Those of you who play the “VCTB Bruce Sterling drinking game” had best steel yourselves to down your beer in one.
This time round we have the inimitable Sterling on video at the Google campus, pitching a collaboration to a dissappointingly empty and unresponsive room. He’s talking about two concepts he mentions a lot these days: ‘spimes‘ and ‘the Internet of Things‘.
And this isn’t just some blind fanboy linkage, oh no. This is worth watching for sf writers, readers and critics – because not only is the concept of the Internet of Things definitely sf-nal, but also because Sterling talks about how difficult it is for an sf writer to imagine interfaces for the ideas they create. It ties together design, technology and fiction in one pitch. The other guy doing the presentation is a rather dull speaker, so you may wish to skip through him to Sterling’s ‘Q&A’* at the end, but if you have the time I’d recommend you watch it all.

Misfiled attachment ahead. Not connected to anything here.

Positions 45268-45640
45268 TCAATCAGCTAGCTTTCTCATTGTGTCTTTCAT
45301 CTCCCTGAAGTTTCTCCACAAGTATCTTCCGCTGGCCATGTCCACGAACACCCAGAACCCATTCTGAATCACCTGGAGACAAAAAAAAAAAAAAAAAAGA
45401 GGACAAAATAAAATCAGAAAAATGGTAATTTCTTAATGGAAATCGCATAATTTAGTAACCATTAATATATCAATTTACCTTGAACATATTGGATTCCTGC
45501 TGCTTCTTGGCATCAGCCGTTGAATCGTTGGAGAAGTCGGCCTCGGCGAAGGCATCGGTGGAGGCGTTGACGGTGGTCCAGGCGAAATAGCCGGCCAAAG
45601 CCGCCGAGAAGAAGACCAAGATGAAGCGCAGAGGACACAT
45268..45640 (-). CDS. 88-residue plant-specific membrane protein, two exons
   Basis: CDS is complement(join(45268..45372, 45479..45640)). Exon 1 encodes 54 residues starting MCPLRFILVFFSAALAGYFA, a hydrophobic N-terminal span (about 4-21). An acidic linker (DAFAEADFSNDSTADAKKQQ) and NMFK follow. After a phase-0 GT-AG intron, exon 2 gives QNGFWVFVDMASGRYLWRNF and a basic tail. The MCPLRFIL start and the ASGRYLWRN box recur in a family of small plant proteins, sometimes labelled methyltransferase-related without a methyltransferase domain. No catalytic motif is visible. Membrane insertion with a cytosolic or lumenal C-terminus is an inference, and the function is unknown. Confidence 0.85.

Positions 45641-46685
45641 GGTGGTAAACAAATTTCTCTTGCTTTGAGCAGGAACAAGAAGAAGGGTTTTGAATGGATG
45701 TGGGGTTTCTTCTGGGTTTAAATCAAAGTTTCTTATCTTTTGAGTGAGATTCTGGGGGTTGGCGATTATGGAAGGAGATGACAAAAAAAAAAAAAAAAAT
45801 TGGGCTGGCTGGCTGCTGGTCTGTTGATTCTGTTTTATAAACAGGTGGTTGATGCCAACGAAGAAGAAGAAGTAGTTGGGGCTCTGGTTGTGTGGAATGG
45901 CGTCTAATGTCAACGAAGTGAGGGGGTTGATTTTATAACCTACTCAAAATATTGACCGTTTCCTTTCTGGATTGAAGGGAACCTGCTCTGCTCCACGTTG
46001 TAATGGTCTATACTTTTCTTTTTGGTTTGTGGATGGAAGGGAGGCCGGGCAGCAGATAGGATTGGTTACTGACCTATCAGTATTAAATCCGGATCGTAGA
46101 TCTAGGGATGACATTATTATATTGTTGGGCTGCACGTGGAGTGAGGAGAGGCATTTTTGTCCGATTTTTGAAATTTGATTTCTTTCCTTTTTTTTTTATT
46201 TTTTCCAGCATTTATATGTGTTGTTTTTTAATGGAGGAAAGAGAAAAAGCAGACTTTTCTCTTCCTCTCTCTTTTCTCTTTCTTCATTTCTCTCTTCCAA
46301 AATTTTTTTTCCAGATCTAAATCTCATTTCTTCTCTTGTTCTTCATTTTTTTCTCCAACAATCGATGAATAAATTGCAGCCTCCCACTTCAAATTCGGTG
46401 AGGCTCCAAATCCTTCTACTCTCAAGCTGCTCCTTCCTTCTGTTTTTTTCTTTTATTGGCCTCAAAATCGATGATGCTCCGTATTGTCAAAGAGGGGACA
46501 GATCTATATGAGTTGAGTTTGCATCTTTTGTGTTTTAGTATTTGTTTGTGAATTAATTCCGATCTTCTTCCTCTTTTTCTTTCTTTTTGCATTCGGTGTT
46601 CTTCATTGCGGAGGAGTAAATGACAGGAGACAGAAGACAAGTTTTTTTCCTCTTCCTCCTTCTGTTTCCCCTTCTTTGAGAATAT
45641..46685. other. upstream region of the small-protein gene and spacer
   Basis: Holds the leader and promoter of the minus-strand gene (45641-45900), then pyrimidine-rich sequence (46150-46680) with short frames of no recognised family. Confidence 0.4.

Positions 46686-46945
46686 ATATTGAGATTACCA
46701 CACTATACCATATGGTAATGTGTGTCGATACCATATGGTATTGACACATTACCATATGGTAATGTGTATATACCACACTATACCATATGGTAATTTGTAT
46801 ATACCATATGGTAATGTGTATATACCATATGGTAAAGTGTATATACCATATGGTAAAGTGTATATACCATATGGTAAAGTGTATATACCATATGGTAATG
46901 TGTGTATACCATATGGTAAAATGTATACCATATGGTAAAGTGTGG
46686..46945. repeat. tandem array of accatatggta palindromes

[* Actually less of a Q&A than a pitch extension, as only two people have questions – not that Sterling’s going to let that stop him putting out the message.]
There’s no need to feel jealous of Google employees for getting to see lectures and presentations by the great and the good on work time – because the Big G has decided to share the wealth and let us lowly web-heads watch the events in video form. I knew they had to be buying YouTube for a reason …
Of most interest to genre fiction fans will be videos of Jonathan Lethem, Kelly Link and Karen Joy Fowler, Neil Gaiman, and the incredibly recent visit by John “If rocks stars can tour, so can I” Scalzi.
There’s lots of others interesting people in the selection too; I’ve not watched them yet, but I’m guessing that Lawrence Lessig and Chris “Long Tail” Anderson will be well worth watching, too – whether you’re already interested in copyright issues and internet marketing or not.
Here’s another first at VCTB – the first time I’ve bothered reposting something I saw on YouTube.
Being an incorrigible science fiction reader, and leaning toward the harder end of the spectrum, I’ve heard plenty about nanofactories (or ‘replicators’, or ‘fabbers’ as they are sometimes called). But to actually see a visualisation of how one would work was pretty inspirational. Continue reading A tour of a nanofactory